Piranesi

Metadata

Summary

A nameless man (Piranesi) lives in a world that is an infinite house of statues with an ocean trapped inside. He wanders the halls, communing with the house and chronicling its details between working with the mysterious 'Other' to unravel 'The Great Knowledge'. But the house has a strange effect on the mind and there is much he once knew but has forgotten.

SPOILERS: The house is an alternate world, spilling out from our own, and Piranesi was trapped there by the Other, a former member of an academic cult following their leader who discovered this realm, as a slave for his research. The house has shaped his mind so he no longer remembers and is, in a way, the knowledge the Other seeks. Piranesi discovers the answers by piecing together his journals and is eventually freed by a policewoman who ventures into the House. He decides to leave, after much thought, but he is no longer the man he once was or Piranesi.

Themes

  • Perils & cost of continual progress
  • Identity & loss
  • Trust & innocence vs naivety

Review

"Since the World began it is certain that there have existed fifteen people. Possibly there have been more; but I am a scientist and must proceed according to the evidence."

I struggle to think of a novel that I overhyped more than this one.

[[B) Jonathan Strange & Mr Norrell]] was a doorstop of a book that I entered with zero expectations and left with haunting memories as one of my favourite books of the year. So when I heard there was not only a new book by Susanna Clarke, but one featuring a world that was a strange, infinite house with a questionably reliable, my weird-loving brain engaged hype overdrive. That was unfortunate.

Piranesi is a good book, just not in the way I anticipated.

Grand themes, not so grand worldbuilding

If I approached Piranesi like Jonathan Strange with no background or expectations, I think it would have been at least 4 stars. Unfortunately, as a lover of weird fiction coming off reading [[!Jorge Luis Borges]]' Ficciones for the first time, I was left unsatisfied. I expected lyrical worldbuilding in an ever-stranger house hiding dark secrets. Piranesi feels more like a grander themes stretched out through a dash of worldbuilding and secrets that feel quite obvious by necessity of supporting those grand themes.

Borges did it better

The worldbuilding (an infinite house of infinite halls which is the entire world) reminded me strongly of [[!Jorge Luis Borges]]' The Library of Babel and the writing style, terse, concise and polar opposite [[B) Jonathan Strange & Mr Norrell]], is also Borges-esque. Susanna Clarke confirmed the inspiration in this interview. However, I expected Piranesi to build on that material. It is, after all, much longer than a short story (even if it is still a short novel). But the house remains mostly the same and twists are so obvious that you expect there surely must be another one to explain it but there is not.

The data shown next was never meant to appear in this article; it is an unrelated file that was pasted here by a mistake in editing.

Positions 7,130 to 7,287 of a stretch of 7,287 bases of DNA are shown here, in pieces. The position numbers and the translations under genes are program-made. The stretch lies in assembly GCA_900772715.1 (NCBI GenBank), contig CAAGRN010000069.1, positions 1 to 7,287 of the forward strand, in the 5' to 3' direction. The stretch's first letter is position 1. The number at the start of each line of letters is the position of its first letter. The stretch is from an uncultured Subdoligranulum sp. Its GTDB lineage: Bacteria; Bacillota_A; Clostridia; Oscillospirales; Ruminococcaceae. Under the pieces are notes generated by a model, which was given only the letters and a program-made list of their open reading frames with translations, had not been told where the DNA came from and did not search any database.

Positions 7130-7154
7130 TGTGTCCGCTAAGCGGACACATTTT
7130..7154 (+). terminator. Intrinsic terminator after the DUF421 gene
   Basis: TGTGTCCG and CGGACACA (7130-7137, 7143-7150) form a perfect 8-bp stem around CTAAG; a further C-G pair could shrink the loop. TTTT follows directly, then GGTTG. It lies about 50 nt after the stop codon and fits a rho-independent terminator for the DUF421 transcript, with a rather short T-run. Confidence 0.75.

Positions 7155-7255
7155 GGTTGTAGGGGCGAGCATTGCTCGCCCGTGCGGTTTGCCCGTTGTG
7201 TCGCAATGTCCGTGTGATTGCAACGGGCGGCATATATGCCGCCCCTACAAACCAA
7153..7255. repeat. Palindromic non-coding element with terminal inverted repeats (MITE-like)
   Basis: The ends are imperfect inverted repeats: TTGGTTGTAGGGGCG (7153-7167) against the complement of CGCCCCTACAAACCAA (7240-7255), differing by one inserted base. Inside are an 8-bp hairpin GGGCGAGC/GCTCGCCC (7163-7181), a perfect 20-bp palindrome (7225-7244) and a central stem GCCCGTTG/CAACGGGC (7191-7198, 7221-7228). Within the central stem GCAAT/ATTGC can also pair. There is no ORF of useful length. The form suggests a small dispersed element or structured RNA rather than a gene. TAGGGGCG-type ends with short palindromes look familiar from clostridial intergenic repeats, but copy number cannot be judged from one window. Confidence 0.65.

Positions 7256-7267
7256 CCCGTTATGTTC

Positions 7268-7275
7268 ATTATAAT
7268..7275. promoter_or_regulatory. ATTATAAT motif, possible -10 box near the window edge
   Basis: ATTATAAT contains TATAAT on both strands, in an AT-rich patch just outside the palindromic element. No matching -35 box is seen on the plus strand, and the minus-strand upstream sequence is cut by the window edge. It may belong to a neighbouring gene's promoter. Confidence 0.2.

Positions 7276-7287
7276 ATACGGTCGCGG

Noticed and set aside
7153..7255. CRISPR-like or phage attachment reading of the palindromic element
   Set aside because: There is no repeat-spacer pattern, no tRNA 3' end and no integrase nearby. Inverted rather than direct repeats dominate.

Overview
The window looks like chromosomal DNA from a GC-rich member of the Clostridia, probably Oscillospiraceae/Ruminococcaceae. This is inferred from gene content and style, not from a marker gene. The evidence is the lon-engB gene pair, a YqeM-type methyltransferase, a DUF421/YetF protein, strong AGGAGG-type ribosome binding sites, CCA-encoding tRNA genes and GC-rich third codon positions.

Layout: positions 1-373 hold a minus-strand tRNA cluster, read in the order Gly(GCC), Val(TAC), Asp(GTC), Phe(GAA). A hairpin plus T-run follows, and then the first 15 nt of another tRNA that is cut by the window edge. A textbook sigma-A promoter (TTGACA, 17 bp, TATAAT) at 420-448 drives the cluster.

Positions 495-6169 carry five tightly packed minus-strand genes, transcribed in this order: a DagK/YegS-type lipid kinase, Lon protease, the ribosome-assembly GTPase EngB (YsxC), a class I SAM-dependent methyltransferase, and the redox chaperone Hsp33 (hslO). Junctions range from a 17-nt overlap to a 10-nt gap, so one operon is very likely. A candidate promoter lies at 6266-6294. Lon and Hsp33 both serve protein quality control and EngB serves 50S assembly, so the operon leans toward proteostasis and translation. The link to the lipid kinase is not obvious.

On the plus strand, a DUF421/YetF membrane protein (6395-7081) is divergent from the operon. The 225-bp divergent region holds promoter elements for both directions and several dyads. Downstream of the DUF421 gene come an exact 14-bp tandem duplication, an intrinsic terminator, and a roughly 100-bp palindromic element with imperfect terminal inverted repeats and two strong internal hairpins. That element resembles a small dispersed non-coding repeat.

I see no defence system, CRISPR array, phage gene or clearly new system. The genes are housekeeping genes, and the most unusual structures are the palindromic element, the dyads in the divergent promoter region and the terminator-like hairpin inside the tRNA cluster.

Now I have no problem with telegraphed twists but I like a plot or worldbuilding or something to fill in the gaps in that case. Here, I have to believe it is to make the grand themes of questioning whether progress is truly 'progress' and at what cost all the starker but instead it made a short book feel long. The Other is so obviously evil and manipulative, Piranesi so obviously knowing more than he currently expresses, that it all feels a bit contrived. I will be the first to throw up my hands and say I am a superficial reader who enjoys juicy, weird worldbuilding and might have missed the themes this was so obviously illustrating. If so, someone please drop me a line and enlighten me. I really want to love this book.

When it's good, it's great

"The House is valuable because it is the House. It is enough in and of Itself. It is not the means to an end."

It sounds like I hate the book and that couldn't be farther from the truth. The real problem was over-hyping the book in my head and entering with false expectations. When Piranesi shines, it really shines.

"The then-owners (dull exemplars of the prevailing mediocrity) were unsympathetic to my request to be allowed to stand in the garden for several hours performing an Ancient Celtic ritual."

The Best of Piranesi